no cholesterol or triglycerides and is not broken down by normal metabolic pathways,
it may become an important low-calorie oil for human consumption. The oil can be
used as an antifoam agent in antibiotics production and as a treatment for skin
disorders. Other proposed uses include candles, plasticizers, detergents, fire retardents,
transformer oil, and for the leather industry.
The meal contains up to 30% protein, but toxic compounds (simmondsins) make it currently
hazardous as an animal feed.
III. GROWTH HABIT:
Jojoba is a woody evergreen shrub or small multi-stemmed tree that typically grows
to a height of 10 to 15 ft. Leaves are opposite, oval or lanceolate, gray green,
and have a waxy cuticle that reduces moisture loss. The plant develops one or a
few long tap roots (up to 40 ft) that can supply water and minerals from far below
the soil surface.
Jojoba is usually dioecious (male and female flowers are borne on separate plants).
Female flowers are small, pale green and commonly solitary or in clusters at the
nodes. Male flowers are yellow, larger, and occur in clusters. Pollination occurs
via wind or insect.
The fruit is a green capsule which encloses up to three seeds. When ripe (3 to 6
months after fertilization) the capsule splits and reveals the seed, which is brown,
wrinkled and about the size of a small olive (300 to 1,000 seeds/lb). Seed production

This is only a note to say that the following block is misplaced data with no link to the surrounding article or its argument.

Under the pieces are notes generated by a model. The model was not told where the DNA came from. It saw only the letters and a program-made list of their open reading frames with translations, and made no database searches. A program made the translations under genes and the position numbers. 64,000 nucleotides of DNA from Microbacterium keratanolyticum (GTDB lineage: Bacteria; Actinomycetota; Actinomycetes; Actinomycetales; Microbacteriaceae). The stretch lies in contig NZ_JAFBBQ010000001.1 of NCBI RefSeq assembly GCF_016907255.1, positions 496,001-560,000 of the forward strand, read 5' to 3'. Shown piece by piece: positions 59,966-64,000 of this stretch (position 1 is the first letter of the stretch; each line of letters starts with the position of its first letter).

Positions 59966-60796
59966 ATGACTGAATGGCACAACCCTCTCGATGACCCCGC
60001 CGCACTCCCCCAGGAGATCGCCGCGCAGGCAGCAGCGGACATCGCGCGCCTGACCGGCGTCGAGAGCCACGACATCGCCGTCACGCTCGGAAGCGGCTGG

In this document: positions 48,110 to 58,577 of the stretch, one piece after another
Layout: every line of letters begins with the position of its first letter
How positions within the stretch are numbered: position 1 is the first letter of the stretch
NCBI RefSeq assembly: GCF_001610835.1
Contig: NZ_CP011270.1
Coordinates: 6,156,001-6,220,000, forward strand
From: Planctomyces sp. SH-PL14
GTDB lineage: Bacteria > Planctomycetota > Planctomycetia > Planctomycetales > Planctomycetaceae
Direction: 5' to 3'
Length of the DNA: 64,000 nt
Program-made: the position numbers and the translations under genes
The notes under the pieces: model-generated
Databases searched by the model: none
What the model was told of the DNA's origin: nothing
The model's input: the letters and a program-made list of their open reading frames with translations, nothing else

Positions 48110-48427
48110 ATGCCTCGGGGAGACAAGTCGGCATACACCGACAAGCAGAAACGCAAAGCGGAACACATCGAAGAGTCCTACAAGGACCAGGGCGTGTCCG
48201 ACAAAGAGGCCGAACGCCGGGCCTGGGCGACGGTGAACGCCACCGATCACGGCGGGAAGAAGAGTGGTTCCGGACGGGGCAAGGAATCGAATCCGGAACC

is generally limited until the fourth year of growth.
IV. ENVIRONMENT REQUIREMENTS:
Jojoba is best suited to areas that are frost free and is not grown in the northern
midwest. When temperatures drop below 20oF, flowers and terminal portions
of young branches of most jojoba plants are damaged. During early seedling development,
excessive cold may kill an entire plantation. Frost may not damage taller plants
to the same degree, but it can reduce yield. Jojoba is very tolerant of high temperatures.
Natural stands of jojoba occur in areas that receive 3 to 18 in. of precipitation
annually. Irrigation has produced more luxuriant vegetative growth, but it is not
known whether this increased growth results in higher seed yield. Jojoba requires
the most water during late winter and early spring.
Most wild jojoba populations occur on coarse, light or medium textured soils with
good drainage and good water infiltration. Planting on heavy soil results in later
blooming, slower growth and more problems with fungal diseases.
C. Seed Preparation and Germination:
Jojoba can be planted by direct seeding or by transplanting seedlings to the field.
In the southwestern U.S. many growers prefer direct seeding because it is less expensive,
faster and requires less hand labor. Seed can be germinated in vermiculite or sand
at about 80oF. Emergence occurs in 15 to 20 days, and the seedlings are
ready for transplanting when they are 6 to 12 in. tall (8 to 10 weeks). Emergence
from direct-seeded fields occurs in 15 to 20 days. Propagation from clones or from
tissue culture is a more rapid method of varietal improvement.
V. CULTURAL PRACTICES:
A. Seedbed Preparation:
Jojoba plantations are established by clearing and leveling a site prior to seeding